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  4. A timely reminder, Mrs D. I caught myself catastrophising today. I went to a bbq and stayed AF, but the hostess who is a drinking buddy did mind and aggressively questioned me until I just said I’m taking a break, that’s all. At some point I will have to tell her it’s more than that. Then another friend emailed to say she was going to be visiting soon and would drop by with a bottle of wine, “unless you’ve taken the pledge” I’m not sure what made her say that, as I’ve never discussed my drinking with her. Maybe just coincidence. So I just told her that I was indeed a wine-free zone, but that I’d love her to pop in and catch up. Nothing! So I spent some time in self-pity, feeling like I was going to be a friendless loser, even more isolated than I was while drinking. I know it’s unlikely to be that bad. I know that friends will get used to it. I know that I will be happier.

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  5. Morning Mrs D. I just wanted to thank you. Your words started my journey 3 years ago. I loaned your book and it really helped me to see and think In a different way. Unfortunately I had a 2 year relapse after a year sober. But I ordered a copy of your book for myself and am reading it again now. I am day 13 and I have got through Christmas, my birthday and New Year’s Eve completely sober. I had the best birthday I have had in many years. Thank you Mrs D !!!

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  6. During a long period of (almost) sobriety 2 1/2 years before a recent 6 month relapse, I’d had three incidents of drinking, but each time stopped with just that one night’s drinking 2 – 3 glasses of RED wine. I had definitely planned it. I developed a longing for those feelings that I just didn’t want to resist !

    My thinking was “hmmmmmm, I feel really curious now about how lovely that red wine would feel – warm, loose and melty ” or something like that.

    Anyway, it was a feeling that I really missed, and I need to find a way to respond to my thoughts of longing so I can stay sober in the long term.

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    1. I don’t know how much my empathy is worth, but I know what you mean about those feelings of longing.
      I had it last night, but listened to my inner voice – which said – “Don’t drink.”
      I have 58 days of not drinking.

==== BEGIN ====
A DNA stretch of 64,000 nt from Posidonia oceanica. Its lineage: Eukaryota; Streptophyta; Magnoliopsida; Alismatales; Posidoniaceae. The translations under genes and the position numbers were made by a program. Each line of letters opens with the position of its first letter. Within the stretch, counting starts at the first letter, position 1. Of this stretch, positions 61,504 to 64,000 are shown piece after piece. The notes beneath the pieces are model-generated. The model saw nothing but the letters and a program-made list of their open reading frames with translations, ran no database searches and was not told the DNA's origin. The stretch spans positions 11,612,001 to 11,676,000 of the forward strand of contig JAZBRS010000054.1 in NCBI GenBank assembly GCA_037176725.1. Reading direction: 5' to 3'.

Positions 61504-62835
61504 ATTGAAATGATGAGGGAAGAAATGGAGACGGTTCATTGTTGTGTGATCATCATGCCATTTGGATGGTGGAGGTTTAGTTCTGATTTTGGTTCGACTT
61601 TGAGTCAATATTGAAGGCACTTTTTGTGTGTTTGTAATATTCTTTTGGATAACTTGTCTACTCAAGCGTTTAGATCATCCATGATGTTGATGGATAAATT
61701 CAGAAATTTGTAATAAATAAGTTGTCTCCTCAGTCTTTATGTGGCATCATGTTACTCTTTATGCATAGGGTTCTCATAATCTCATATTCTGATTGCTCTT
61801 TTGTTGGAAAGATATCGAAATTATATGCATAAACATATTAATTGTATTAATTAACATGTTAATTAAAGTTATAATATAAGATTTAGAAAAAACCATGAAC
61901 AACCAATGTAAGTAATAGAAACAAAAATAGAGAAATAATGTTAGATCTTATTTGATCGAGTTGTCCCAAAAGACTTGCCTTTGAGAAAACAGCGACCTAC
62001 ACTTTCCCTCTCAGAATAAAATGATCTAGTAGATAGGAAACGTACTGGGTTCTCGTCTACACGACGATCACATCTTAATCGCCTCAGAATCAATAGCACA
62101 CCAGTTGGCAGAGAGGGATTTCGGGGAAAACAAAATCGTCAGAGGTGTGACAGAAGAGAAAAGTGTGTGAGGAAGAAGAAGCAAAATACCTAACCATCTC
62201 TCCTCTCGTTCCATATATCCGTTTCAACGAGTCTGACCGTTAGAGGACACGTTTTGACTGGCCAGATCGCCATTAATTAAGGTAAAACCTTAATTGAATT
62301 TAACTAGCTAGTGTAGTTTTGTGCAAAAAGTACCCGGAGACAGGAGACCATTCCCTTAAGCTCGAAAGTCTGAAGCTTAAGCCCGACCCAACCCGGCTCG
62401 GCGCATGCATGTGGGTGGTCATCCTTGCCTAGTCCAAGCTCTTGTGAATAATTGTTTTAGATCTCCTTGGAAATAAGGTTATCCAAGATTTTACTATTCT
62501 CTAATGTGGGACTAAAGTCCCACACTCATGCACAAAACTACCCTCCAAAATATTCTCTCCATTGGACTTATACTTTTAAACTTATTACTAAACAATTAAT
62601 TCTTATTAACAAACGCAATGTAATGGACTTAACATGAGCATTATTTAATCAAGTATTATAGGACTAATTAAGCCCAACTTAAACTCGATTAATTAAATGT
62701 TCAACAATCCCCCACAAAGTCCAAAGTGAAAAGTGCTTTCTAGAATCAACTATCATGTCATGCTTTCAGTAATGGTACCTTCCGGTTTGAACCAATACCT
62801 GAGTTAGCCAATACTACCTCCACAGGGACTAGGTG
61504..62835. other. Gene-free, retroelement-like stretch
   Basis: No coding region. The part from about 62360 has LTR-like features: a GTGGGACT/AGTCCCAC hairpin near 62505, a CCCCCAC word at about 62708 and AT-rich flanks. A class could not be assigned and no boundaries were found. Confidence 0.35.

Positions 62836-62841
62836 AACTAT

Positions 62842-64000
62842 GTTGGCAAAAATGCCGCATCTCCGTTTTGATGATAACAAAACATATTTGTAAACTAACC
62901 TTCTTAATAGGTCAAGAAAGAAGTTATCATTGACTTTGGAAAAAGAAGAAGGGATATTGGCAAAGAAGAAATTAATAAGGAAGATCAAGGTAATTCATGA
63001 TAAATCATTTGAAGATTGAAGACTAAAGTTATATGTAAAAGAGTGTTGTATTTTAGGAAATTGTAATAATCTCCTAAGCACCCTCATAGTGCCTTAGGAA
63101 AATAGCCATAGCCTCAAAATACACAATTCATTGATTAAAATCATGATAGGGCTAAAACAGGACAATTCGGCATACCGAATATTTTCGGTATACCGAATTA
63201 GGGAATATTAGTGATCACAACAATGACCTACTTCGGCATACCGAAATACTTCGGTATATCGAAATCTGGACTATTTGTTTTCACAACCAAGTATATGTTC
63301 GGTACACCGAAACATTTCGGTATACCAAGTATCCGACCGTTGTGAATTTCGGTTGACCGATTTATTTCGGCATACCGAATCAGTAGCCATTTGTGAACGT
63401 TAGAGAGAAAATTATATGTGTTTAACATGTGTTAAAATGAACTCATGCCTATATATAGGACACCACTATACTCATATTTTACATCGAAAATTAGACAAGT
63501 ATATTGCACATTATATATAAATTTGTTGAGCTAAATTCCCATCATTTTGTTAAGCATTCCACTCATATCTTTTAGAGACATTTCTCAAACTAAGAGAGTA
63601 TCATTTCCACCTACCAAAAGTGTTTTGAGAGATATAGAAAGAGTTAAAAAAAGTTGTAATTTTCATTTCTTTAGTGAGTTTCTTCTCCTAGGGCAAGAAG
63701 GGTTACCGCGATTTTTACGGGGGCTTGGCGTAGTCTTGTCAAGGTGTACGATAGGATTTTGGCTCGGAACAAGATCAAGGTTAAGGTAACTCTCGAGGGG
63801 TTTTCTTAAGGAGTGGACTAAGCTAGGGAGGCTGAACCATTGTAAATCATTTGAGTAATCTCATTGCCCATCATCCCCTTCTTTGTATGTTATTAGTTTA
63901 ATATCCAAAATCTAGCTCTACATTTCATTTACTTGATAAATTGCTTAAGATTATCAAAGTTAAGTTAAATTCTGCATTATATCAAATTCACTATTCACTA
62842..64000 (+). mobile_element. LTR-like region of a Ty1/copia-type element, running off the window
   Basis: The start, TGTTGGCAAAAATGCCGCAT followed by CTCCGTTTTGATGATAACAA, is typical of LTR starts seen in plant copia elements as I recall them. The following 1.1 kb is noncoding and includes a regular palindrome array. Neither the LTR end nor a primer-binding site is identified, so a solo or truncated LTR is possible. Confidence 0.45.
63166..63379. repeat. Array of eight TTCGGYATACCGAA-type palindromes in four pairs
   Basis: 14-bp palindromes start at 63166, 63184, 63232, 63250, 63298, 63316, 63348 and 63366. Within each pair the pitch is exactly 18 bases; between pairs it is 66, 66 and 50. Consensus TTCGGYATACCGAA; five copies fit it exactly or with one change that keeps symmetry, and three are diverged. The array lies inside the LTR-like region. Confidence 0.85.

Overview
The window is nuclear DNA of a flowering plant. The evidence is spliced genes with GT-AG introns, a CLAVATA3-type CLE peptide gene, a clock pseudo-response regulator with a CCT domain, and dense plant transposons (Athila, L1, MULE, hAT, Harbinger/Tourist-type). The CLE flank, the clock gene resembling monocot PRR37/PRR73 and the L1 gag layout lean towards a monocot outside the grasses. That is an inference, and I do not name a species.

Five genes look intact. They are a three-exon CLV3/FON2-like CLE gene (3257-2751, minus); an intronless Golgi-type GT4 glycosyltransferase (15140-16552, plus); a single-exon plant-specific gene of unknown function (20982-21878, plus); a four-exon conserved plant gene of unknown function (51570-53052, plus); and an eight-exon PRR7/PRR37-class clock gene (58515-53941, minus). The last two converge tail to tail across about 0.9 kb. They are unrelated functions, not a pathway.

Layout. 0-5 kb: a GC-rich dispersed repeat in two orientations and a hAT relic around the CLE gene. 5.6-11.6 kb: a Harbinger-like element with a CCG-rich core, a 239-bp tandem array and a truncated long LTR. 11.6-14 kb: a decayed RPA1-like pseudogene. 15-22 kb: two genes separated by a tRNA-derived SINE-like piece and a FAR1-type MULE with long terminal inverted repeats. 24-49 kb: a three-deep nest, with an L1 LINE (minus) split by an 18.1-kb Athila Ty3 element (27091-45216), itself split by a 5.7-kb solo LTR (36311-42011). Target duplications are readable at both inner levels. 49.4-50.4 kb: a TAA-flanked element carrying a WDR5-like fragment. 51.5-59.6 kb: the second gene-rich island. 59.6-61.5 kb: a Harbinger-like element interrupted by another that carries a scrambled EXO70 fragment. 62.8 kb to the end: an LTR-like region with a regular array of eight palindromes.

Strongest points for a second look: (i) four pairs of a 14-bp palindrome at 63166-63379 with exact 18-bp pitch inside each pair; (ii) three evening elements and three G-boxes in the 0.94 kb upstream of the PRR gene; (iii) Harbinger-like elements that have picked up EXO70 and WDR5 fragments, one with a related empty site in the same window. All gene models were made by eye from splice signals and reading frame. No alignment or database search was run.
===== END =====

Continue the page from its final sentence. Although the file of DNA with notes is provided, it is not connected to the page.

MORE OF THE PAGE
It would have been 60 but I couldn’t resist for 2 nights.
      I was never that bad – in terms of no blackouts, rarely had a hangover – so it makes it harder because I don’t have those negative memories.
      I do know that I was getting increasingly more dependent on it

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  7. Thank you! I needed that. First New Year’s without drinking…and I was kind of sad. Why??? I can’t think of one thing I’ve gained from even one drink, but I can think of so much that has been lost. I feel so good physically, emotionally and spiritually…why would I want to go back? Happy New Year, Mrs. D!

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  8. Great post, thanks for sharing,I’m starting again today, but so scared of the negative thoughts fighting in my brain,so I’ll use your advice to push them away.wish me luck. Happy New Year to all.

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  9. I have been trying to give up drinking on and off for years. I am not a heavy drinker and nothing really bad has ever come of it but i hate the hangovers. I lose a day every time i drink due to fatigue and anxiety. I drink more than i intended to 8 out of 10 times. The longest I have gone without a drink is 30 days. I want to give it up completely in the new year but i dont think i can.

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    1. Hi @Sassafrass-t

      Have you heard the quote often attributed to Henry Ford ?

      “Whether you think you can, or you think you can’t–you’re right.”

      It sounds like you are still ambivalent and haven’t yet fully made the decision, I wonder ? Anyway, all good wishes to you on this new year’s eve, whatever you choose to do.

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  10. As always great advice Mrs D. To help me I have created an alter ego I call my sober warrior. I imagine being dressed up like wonder woman fending off all those nasty little thoughts with my magic wristbands! Never fails to make me smile and so far has worked a treat. Might have even got the idea from you!

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  11. Great advice!
    One time I read that to change those negative thoughts, try changing the channel, like a TV!
    So I have a beauty channel, a nature channel, a travel channel, etc.
    Distant your thoughts.
    Really works!
    xo
    Wendy